This post was originally published in October 2017 and has been updated in February 2021 for accuracy.
Lithium Batteries in the News Again
If you have to travel often, you may be in a situation where you have to decide whether to place your electronic lithium battery-powered devices in checked or carry-on bags. What is the correct course of action? According to The FAA, Devices containing lithium metal or lithium-ion batteries (laptops, smartphones, tablets, etc.) should be carried in carry-on baggage whenever possible. When portable electronic devices powered by lithium batteries are in checked baggage, they must be completely powered off and protected to prevent unintentional activation or damage. In electronic devices capable of generating extreme heat, heating elements must be isolated, which could cause a fire if activated by removing the heating element, battery, or other components. In addition, spare (uninstalled) lithium metal and lithium-ion batteries are always prohibited in checked baggage and must be placed in a carry-on. Why must we be so careful? Well, previous tests conducted by the FAA have concluded that when large electronics like laptops overheat in checked luggage, they run the risk of combustion when packed with aerosol canisters like hairspray and dry shampoo. As a result, the potential for explosion becomes a danger to the entire aircraft. The risks are certainly a lot higher if your lithium battery device does, in fact, catch fire on an airplane, but what exactly is the reason lithium batteries catch fire, and what should you do if your device does catch fire during your daily routine?
What is Thermal Runaway?
Previously I wrote a blog on how to prevent lithium batteries from catching fire. But why exactly do lithium batteries catch fire? Lithium-ion and lithium-metal cells are known to undergo a process called thermal runaway during failure conditions. Thermal runaway results in a rapid increase of battery cell temperature and pressure, accompanied by the release of flammable gas. These flammable gases will often be ignited by the battery’s high temperature, resulting in a fire similar to the video below.
Another major reason behind thermal runaway is other microscopic metal particles coming in touch with different parts of the battery, resulting in a short-circuit.
Usually, a mild short circuit can cause an elevated self-discharge and little heat is generated because the discharging energy is very low. But, when enough microscopic metal particles converge on one spot, a major electrical short can develop and a sizable current will flow between the positive and negative plates causing combustion.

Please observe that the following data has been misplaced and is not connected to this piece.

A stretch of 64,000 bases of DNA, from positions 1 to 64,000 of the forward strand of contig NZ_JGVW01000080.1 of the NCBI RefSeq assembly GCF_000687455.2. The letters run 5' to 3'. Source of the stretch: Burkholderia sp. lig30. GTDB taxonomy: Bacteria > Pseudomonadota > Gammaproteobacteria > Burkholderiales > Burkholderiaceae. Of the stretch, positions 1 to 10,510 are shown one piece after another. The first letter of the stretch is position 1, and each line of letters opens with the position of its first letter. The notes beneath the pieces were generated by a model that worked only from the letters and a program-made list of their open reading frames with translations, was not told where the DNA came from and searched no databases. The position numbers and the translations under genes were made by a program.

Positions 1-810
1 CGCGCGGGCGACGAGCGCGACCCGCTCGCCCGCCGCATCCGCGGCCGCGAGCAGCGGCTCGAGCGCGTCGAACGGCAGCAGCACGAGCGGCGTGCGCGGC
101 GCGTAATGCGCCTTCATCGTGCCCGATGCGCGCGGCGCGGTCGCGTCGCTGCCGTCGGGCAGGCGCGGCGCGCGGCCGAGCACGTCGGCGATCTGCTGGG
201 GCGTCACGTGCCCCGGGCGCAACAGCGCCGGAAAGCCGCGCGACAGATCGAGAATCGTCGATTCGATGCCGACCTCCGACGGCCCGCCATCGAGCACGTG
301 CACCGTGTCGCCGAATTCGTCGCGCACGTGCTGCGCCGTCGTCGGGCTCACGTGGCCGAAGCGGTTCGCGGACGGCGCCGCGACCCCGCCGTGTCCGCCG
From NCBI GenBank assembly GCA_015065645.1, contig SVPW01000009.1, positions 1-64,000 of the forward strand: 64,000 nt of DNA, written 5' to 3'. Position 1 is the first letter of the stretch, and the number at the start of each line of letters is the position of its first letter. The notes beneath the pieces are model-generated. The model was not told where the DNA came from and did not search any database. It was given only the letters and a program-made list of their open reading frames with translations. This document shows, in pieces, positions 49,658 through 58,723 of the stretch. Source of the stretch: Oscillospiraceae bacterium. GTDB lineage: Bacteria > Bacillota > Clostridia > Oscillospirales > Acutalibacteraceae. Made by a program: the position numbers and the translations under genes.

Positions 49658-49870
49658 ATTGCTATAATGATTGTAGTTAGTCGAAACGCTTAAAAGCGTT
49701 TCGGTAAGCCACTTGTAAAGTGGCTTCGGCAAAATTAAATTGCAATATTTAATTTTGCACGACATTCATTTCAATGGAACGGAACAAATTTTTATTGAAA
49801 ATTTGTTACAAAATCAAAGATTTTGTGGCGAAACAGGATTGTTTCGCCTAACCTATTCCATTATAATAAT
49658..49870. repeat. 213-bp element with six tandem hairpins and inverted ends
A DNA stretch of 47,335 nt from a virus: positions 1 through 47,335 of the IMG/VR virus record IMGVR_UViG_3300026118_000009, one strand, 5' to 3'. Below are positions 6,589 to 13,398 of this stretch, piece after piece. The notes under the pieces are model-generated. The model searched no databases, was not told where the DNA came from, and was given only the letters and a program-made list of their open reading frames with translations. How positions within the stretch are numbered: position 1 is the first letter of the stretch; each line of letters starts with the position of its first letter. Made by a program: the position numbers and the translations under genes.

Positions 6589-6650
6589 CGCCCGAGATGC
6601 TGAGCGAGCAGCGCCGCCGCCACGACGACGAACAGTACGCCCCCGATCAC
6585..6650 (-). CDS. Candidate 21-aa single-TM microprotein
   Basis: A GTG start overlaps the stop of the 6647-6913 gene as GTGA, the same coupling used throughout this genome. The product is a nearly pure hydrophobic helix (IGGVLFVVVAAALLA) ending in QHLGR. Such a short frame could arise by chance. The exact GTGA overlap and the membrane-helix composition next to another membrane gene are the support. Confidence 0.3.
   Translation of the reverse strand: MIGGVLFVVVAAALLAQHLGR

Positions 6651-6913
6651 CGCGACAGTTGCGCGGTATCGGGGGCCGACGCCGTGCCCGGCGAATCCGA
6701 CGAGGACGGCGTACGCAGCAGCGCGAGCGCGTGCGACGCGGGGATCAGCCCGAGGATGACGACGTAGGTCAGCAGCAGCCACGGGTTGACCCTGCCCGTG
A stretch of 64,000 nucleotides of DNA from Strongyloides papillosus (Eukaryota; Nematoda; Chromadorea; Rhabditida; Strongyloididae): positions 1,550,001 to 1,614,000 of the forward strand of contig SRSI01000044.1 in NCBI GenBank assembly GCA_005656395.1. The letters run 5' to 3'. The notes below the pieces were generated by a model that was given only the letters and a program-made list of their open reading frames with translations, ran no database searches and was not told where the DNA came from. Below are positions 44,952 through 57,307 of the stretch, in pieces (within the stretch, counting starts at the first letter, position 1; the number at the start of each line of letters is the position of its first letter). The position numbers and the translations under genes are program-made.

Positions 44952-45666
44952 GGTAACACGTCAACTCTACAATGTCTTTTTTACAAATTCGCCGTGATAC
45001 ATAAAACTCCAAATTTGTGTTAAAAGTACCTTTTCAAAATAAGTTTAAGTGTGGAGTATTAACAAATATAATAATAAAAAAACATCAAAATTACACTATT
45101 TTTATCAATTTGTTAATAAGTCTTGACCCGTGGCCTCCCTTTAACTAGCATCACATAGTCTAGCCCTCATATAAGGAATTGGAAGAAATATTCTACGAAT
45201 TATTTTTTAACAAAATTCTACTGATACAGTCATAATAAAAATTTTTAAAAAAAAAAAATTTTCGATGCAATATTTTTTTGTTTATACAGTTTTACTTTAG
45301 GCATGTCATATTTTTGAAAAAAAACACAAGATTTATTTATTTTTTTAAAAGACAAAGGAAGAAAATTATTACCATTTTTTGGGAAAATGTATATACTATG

Are there any Warning Signs?
Usually, if a battery is about to catch fire it will feel extremely hot or swell up (the device may look like it has a lump or bulge). Then it may start to discolor causing damage, blistering, and begin smoking. Do not touch a swelling or ruptured device with your bare hands.
What to do if the Battery Catches Fire
Below are some tips to follow if your lithium-Ion or lithium metal battery catches fire:
- Lithium-ion batteries contain small amount of lithium metal and in case of a fire they can be doused with water. Lithium-metal batteries on the other hand require a Class D fire extinguisher
- Water interacts with lithium. If a Class D extinguisher is not available to douse a lithium-metal fire, only pour water to prevent the fire from spreading.
- For best results dousing a lithium-ion fire, use a foam extinguisher, CO2, ABC dry chemical, powdered graphite, copper powder, or soda (sodium carbonate) as you would extinguish other combustible fires. Reserve the Class D extinguishers for lithium-metal fires only.
- If the fire of a burning lithium-ion battery cannot be extinguished, allow the pack to burn in a controlled and safe way.
- Be aware of cell propagation as each cell might be consumed on its own time table when hot. Place a seemingly burned-out pack outside for a time.
- If other combustibles catch fire as result of the lithium battery, then use the appropriate extinguishing agent to douse these secondary fires. It is important to address each type of fire with the appropriate extinguishing agent.
- Only trained and qualified personnel should attempt to fight a lithium-metal or lithium-ion battery fire.
What is a Class D Fire Extinguisher?
Class D Fire extinguishers also known as dry powder extinguishers, put out the fire by separating the fuel from the oxygen element or by removing the heat element of the fire triangle. However, keep in mind dry powder extinguishers are for Class D or combustible metal fires, only.
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